HIS KITO STORY (EDITION 16)

Young man with tear rolling down cheek, portrait, close-up

It was a boring afternoon at the office. With no other alternative to keep my mind busy, I logged onto 2go, an app I hadn’t used in ages. I wanted to see if I could reconnect with some old friends and perhaps make new friends. I logged in and found none of my friends online. I navigated to the gay room. I sifted through the various chats and profiles present in there, before happening on a dude named Richard. It wasn’t long before we started getting acquainted.

Richard was thirty-two, a cute bottom, a graduate of the University of Nigeria, Nsukka, and worked with a company in Asaba, where he also lived with his wife who was then pregnant – at least that’s what he told me. In the following weeks, we chatted and talked on the phone more and more, and I felt drawn to him. I began to fancy him a friend.

About a month after we met, he extended an invitation to me to visit him in Asaba. He sounded so genuine and was persuasive, but for one odd reason or the other, I kept postponing my trip to Asaba. A part of me wished he would grow weary of inviting me and perhaps withdraw or abandon his repeated invitations. Continue reading

JAMES’ JOURNAL (Entry 37)

Blog_James' JournalMay 15

Growing up, I think sex was one of the few uncomplicated things I knew. You were Top, Bottom, or Versatile. It really didn’t matter what you liked because it was all fun for the two parties involved, and if done right, both parties would go home quite content and happy with an afterglow. I bottomed quite happily for people because it was fun. I asked a few times if I could top (disrespectful child), and I was refused. Even by the so-called Versatiles. But oh well… I was a young one and they might have felt uncomfortable or something. I however patiently waited for my university days when, at least, I’d find even some of my age mates that we’d get to flip flop and stuff.

University has however shown me that many more unimportant things have come into defining sexual roles, making things unnecessarily complicated. I can’t even state my role comfortably without being told I should be Bottom and not Versatile. It was just some dude I met and maybe, because I wasn’t edgy or hard enough, he thought it meant I should only get it up the ass. I just smiled sheepishly at that. By the time I’m done dealing with him… Continue reading

Kito Diaries Gets A Mention In The Washington Post

Bisi AlimiBisi Alimi is an international figure, known largely for one of the most controversial issues in the world – sexual orientation. Throw in the fact that he’s from one of the world’s most homophobic nations, and basically, anything he does or has to say gains coverage, both positive and negative.

And so, when he kissed his boyfriend and posted the picture on Instagram as a celebration of his love, there was tidal wave of both appreciation and hate for him. And I do mean, HATE! Gosh! I was on that Instagram thread, and niggas be fuming all sorts of vitriol at the activist.

Anywho, in a post on The Washington Post, titled ‘After I Kissed My Boyfriend, 10 People Said They Wanted To Kill Me’, Bisi talks about that picture, the homophobia of Nigerians, Kito Diaries (Ok, twas just a linked mention, people) and lots of other issues.

Check on it below.

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At my 40th birthday party last month, my boyfriend and I shared a kiss. Like any couple would, we posted a photo of the moment on Instagram. Continue reading

LOVE AND SEX IN THE CITY (Episode 26)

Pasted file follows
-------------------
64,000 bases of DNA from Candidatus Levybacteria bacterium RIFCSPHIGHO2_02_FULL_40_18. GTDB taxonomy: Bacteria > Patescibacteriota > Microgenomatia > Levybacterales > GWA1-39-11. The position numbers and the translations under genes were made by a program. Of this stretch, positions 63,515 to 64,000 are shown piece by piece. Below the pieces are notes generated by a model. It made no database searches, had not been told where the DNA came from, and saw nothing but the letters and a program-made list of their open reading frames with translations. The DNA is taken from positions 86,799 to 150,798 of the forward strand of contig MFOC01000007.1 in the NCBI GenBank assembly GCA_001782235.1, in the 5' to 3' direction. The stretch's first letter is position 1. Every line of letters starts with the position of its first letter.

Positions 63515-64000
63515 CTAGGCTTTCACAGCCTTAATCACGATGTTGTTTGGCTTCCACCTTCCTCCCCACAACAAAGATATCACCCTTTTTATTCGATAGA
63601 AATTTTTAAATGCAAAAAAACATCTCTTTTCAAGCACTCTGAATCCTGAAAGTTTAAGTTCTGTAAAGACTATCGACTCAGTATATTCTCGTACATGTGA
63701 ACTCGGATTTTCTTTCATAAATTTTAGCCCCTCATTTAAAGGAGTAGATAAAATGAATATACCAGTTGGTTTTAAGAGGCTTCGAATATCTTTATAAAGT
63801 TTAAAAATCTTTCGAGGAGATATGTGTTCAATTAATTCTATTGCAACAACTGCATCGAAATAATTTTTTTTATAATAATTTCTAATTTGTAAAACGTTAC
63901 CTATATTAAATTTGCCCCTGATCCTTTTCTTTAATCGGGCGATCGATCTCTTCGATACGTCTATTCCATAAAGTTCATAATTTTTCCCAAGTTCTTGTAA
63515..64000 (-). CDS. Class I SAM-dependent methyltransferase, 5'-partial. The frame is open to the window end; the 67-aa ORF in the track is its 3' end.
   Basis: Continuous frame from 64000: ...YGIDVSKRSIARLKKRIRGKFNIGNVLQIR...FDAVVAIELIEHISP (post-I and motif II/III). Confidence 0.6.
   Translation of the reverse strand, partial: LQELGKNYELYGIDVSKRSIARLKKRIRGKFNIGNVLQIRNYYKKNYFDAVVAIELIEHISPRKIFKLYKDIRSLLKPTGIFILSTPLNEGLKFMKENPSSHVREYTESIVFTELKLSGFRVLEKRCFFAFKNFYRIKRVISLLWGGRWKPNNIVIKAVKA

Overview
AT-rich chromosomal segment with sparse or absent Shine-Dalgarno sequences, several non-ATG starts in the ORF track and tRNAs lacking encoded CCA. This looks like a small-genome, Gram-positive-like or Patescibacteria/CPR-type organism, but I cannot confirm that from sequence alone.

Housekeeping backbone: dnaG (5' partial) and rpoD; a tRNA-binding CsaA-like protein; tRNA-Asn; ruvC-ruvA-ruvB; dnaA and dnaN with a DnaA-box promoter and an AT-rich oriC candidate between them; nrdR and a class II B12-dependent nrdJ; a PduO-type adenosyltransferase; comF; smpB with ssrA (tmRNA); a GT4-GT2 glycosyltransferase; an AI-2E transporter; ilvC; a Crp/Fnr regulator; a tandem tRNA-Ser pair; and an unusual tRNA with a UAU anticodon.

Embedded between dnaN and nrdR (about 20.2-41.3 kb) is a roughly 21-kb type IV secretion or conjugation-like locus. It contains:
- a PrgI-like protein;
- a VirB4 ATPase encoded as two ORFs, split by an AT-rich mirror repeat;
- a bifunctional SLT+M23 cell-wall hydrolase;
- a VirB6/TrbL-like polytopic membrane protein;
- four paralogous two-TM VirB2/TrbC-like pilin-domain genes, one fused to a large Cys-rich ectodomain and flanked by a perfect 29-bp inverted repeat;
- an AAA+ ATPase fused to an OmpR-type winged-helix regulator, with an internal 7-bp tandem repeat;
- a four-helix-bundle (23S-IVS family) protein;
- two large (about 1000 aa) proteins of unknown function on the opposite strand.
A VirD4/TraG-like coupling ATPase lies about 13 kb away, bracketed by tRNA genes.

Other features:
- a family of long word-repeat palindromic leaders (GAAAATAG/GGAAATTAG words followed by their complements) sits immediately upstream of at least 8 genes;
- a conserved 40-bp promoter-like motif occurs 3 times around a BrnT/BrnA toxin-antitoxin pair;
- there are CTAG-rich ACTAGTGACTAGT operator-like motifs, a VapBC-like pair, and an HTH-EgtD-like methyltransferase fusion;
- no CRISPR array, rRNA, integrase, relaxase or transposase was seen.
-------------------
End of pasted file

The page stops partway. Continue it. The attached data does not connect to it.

Blog_Love And Sex In The City 02FOREWORD: Just a quick one, guys; if you’re on BBM, do kindly join the Kito Diaries BBM Channel. The pin is C00250513. Or you may scan the barcode below. Thanks. 🙂BBM Channel_KD

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Lagos on a Sunday morning was what I suspected other cities, sleepier metropolises, would be on a bustling day. There wasn’t the usual crush of pedestrians plying the sidewalks, and the roads weren’t encumbered with motorists impatient to get to their destinations and yet unable to make good on their haste. There were not a lot of passengers waiting at the bus stops, and as such, the minimal number of commercial buses in the traffic hurtled down the roads, only pausing for very brief stops.

The bus conveying me soon got to Oshodi, and the passengers alighted, some of them staying put when the conductor began yodeling, “Cele-Ilasa-Mile Toooo! Cele-Ilasa-Mile Toooo!”

I was headed for Mile Two, but I had had enough of the rickety heap the driver, himself as aged as his vehicle, was powering. In spite of the day, Oshodi was quite astir with activity, unwilling to succumb to the unhurriedness of Sunday, like a young mother reluctant to let go of her only child on his first play-date. The area didn’t have its characteristic horde of people and traffic, but there was still enough chaos and the day was warm enough to make me wish I was spending the day back home, in the comfort of my bedroom.

I soon located and got into another bus, a newer-looking vehicle with a younger man behind the wheel. Both driver and conductor were puffy-eyed, coarse-voiced and in good spirits, as though still riding the high from a very good last night.

Where are you now? Jaja pinged me the moment I got settled inside the bus. Continue reading

URGENT! Another Reason To Be Careful

A good friend of mine and fellow KDian was kind enough to share the information below that awoke a mix of emotions inside me. Apparently, our police force has decided to channel its investigative skills into apprehending – no, not armed robbers, kidnappers and terrorists, nuh-uh! – GAY PEOPLE. Yes, we’re the criminals who should urgently be gotten off the streets. And day after day, they come up with ingenious new ways to nab members of the Nigerian gay community.

Check out the chats below.Screenshot_2015-01-20-14-03-27

Continue reading